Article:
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Rockville, Maryland, Family Law Blog

When does alimony end?

Many types of court orders can come out of a Maryland divorce. One is an alimony award. When one person is ordered to pay alimony to another, how long does this obligation last?

It depends. For one, the specific terms of the alimony award have an impact on this front. Generally, among the things courts set in such an order is the period of time that alimony is to be paid.

Can I seek additional parenting time or custody?

There are so many extenuating circumstances that make it difficult for a divorced parent to see their child. Maybe at the time your work schedule made visitation impossible; maybe you didn’t have a residence suitable for a child; maybe transportation was an issue.

Whatever the reasons were, let’s assume they are no longer an issue. Life never stands still, and people’s positions are often improving. This leaves a major question: can I seek additional time with my child now?

Why a prenuptial agreement might be a good idea

People in Maryland who are getting married may want to consider a prenup, particularly if they own a business, have a blended family or are getting married for the second time. A person who is bringing assets into the marriage may want a prenup that will protect those assets.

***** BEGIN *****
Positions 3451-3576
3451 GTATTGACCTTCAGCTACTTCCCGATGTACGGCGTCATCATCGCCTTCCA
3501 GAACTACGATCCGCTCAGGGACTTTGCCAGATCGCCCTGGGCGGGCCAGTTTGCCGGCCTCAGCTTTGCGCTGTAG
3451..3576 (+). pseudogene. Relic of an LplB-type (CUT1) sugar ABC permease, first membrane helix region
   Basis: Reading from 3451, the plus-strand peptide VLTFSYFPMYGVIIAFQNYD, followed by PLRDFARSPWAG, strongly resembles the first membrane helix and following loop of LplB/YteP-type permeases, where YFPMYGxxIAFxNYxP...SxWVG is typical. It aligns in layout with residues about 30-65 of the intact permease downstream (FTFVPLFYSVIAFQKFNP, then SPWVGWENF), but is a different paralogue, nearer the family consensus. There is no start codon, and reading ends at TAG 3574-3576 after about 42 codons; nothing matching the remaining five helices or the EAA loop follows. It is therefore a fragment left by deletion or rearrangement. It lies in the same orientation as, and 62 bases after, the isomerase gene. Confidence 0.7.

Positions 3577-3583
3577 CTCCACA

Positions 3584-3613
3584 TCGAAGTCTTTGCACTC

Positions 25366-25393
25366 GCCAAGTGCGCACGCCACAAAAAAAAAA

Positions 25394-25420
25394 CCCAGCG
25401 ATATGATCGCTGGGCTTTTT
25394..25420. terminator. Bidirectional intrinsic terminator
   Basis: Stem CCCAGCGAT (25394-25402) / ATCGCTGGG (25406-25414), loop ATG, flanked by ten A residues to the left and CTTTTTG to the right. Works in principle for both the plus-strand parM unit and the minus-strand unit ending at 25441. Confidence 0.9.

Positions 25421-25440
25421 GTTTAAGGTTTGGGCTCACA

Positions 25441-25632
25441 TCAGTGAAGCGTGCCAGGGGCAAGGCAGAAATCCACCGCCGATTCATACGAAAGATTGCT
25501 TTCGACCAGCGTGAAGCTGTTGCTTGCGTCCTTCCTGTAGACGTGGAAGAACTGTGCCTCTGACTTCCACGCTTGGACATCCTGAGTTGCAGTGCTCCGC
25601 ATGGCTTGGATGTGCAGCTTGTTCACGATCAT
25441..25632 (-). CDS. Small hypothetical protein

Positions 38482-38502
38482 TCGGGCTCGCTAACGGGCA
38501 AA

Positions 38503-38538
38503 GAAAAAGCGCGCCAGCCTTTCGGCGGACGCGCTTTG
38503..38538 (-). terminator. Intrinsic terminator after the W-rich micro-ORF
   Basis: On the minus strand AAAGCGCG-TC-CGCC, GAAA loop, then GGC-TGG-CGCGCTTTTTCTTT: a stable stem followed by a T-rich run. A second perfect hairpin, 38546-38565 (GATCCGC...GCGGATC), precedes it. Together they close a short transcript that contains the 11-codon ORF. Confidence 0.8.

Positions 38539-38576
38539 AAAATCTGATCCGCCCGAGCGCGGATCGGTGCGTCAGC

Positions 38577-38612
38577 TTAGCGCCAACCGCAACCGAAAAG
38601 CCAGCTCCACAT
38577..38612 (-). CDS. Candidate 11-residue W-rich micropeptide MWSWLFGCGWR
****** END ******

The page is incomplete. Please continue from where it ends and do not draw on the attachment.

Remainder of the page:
The same may be true if one spouse is likely to run up debts. With a prenup, the other spouse will not be saddled with those debts if the two divorce. If one person has a business and there is no prenup, in a divorce, the spouse could get part of the business. A prenup can even be used to decide who will get the pets.

How to co-parent during a divorce

Maryland parents who choose to get a divorce will still need to find a way to raise their children together. Doing so can help the children understand that they are loved and cared for regardless of how their parents feel about each other. Furthermore, when parents work together, it shows the child how to effectively solve problems. Ultimately, both the parents and the children will likely feel less stress throughout and after the divorce process.

A parent should acknowledge and advocate for the child's relationship with the other parent. The only exception would be if the other parent is abusive or would otherwise put the child's health or safety in jeopardy. Generally speaking, this means putting aside feelings for a former spouse and understanding that a child does better with both parents in his or her life. Those who are struggling to cope during a divorce should not lash out at their former spouse or put their child in the middle of a dispute.

Divorced parents in Maryland can enjoy a good school year

As children and parents get back into the rhythm of a new school year, there are routines to coordinate and plans to make. When a divorce means that children divide their time between two households, the scheme of things can get complicated. If possible, it may help everyone involved to work together on certain issues so that the school year can run more smoothly.